The establishment of normative data on Xhosa-speaking high school learners using the ImPACT 3.0 programme

Salman-Godlo, Noluthando Cikizwa (2006) The establishment of normative data on Xhosa-speaking high school learners using the ImPACT 3.0 programme. Masters thesis, Rhodes University.




Concussion is a common form of brain injury, especially amongst sports players of all age groups. ImPACT is a valid and reliable measure of a variety of cognitive functions commonly affected by such injuries, which allows for objective return-to-play decision making (Iverson, Lovell, & Collins, 2003). However, studies show that the transfer of such tests from one ethnic group to another without appropriate standardization is highly problematic (Ardila, 1995). Thus, the relative absence of South African normative data for the ImPACT 3.0 programme is an issue for concern. Consequently, this study aimed to establish norms for semi-rural Xhosa-speaking schoolboys with an advantaged education (ages 14, 16 and 18) for the ImPACT 3.0 programme as administered in English. Administrative and linguistic difficulties that were experienced by individuals during completion of the battery were also identified. Finally, the study included a comparison of the percentile scores of this sample to the USA norms for boys of a similar age group. Subtests scores were generated for 70 schoolboys and the data were then subjected to statistical analysis. A significant difference between English proficiency of the Grade 8 and Grade 12 boys was found. This indicates the importance of including an English proficiency test with the ImPACT battery when assessing such populations. No other significant differences were found between these age group samples. Although this requires further investigation, the comparison of the USA and SA percentiles suggests the use of local norms for this population. South African boys in this study consistently scored lower than the USA sample. Finally, it is recommended that symptom selfreports should be verbally investigated with each boy after testing, given indications of comprehension problems. In closing, limitations and future possible studies are discussed.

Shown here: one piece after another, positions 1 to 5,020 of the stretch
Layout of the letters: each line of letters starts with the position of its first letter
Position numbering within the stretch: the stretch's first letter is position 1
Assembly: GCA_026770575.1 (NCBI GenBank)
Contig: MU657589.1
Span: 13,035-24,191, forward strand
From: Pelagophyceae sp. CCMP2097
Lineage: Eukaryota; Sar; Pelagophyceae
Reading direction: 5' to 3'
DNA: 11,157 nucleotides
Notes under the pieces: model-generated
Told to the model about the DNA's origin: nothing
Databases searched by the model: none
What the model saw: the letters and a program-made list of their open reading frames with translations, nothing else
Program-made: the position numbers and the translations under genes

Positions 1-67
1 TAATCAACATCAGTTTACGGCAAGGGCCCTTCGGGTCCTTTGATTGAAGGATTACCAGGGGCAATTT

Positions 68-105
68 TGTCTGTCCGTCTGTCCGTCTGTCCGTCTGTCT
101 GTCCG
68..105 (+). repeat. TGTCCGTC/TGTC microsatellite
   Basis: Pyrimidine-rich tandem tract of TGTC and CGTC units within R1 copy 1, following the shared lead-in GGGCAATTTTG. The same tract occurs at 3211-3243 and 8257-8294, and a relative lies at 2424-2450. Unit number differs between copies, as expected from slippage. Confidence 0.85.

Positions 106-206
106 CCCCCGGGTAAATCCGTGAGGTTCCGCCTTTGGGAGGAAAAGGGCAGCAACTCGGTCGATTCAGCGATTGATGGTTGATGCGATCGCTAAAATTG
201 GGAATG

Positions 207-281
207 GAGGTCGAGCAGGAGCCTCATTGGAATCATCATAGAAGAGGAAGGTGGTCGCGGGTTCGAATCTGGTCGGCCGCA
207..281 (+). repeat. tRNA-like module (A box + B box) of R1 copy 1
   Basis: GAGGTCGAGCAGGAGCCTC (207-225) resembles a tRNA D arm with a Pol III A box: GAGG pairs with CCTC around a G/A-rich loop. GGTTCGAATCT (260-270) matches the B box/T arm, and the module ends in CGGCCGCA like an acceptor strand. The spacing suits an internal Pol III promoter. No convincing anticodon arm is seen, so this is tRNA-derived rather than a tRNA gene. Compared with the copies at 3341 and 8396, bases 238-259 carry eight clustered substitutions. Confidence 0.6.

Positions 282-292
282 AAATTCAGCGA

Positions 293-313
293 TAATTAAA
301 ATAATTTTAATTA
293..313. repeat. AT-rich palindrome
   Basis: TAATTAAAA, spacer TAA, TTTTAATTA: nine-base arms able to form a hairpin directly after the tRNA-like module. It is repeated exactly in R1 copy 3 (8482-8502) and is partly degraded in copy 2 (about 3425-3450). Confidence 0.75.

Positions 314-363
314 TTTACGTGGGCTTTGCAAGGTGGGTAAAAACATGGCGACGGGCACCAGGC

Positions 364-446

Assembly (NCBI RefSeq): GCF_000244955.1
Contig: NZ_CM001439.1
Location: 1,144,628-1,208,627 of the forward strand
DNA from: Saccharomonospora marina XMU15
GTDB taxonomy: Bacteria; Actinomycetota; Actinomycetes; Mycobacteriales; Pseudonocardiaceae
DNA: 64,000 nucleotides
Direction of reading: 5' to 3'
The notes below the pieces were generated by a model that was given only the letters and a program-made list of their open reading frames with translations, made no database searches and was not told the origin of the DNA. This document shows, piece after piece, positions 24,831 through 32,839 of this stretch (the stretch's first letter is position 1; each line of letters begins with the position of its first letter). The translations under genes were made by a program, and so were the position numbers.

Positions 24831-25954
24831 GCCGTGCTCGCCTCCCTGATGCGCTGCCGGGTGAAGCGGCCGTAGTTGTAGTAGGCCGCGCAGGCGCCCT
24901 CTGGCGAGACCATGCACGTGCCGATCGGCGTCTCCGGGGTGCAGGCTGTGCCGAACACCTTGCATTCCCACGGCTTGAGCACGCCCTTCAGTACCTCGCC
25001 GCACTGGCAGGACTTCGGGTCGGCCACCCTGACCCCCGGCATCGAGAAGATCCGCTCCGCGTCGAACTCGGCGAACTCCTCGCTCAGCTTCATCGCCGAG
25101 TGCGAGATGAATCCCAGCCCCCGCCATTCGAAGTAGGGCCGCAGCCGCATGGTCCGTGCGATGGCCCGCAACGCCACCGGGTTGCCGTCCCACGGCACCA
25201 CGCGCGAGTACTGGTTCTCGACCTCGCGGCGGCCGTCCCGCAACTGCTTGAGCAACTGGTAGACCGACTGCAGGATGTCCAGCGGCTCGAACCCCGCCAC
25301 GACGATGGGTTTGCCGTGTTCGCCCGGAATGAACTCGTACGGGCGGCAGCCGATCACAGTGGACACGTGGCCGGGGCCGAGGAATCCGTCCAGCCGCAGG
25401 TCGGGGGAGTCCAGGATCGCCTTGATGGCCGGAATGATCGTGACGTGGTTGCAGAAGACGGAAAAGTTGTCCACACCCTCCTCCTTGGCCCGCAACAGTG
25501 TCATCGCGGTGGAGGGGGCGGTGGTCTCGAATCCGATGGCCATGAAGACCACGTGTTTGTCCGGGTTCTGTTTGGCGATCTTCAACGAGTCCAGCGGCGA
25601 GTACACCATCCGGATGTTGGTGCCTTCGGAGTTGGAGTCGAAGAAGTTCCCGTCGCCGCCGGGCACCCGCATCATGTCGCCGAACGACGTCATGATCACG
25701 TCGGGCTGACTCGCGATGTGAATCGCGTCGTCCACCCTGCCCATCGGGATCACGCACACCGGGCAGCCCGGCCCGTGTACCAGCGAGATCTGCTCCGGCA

Item Type:Thesis (Masters)
Uncontrolled Keywords:Brain, Concussion, South Africa, Sports, Sports injuries, Neuropsychological tests, ImPACT 3.0
Subjects:B Philosophy. Psychology. Religion > BF Psychology
R Medicine > RC Internal medicine > RC0321 Neuroscience. Biological psychiatry. Neuropsychiatry
Divisions:Faculty > Faculty of Humanities > Psychology
ID Code:2764
Deposited By: Ms Chantel Clack
Deposited On:07 May 2012 07:26
Last Modified:07 May 2012 07:26
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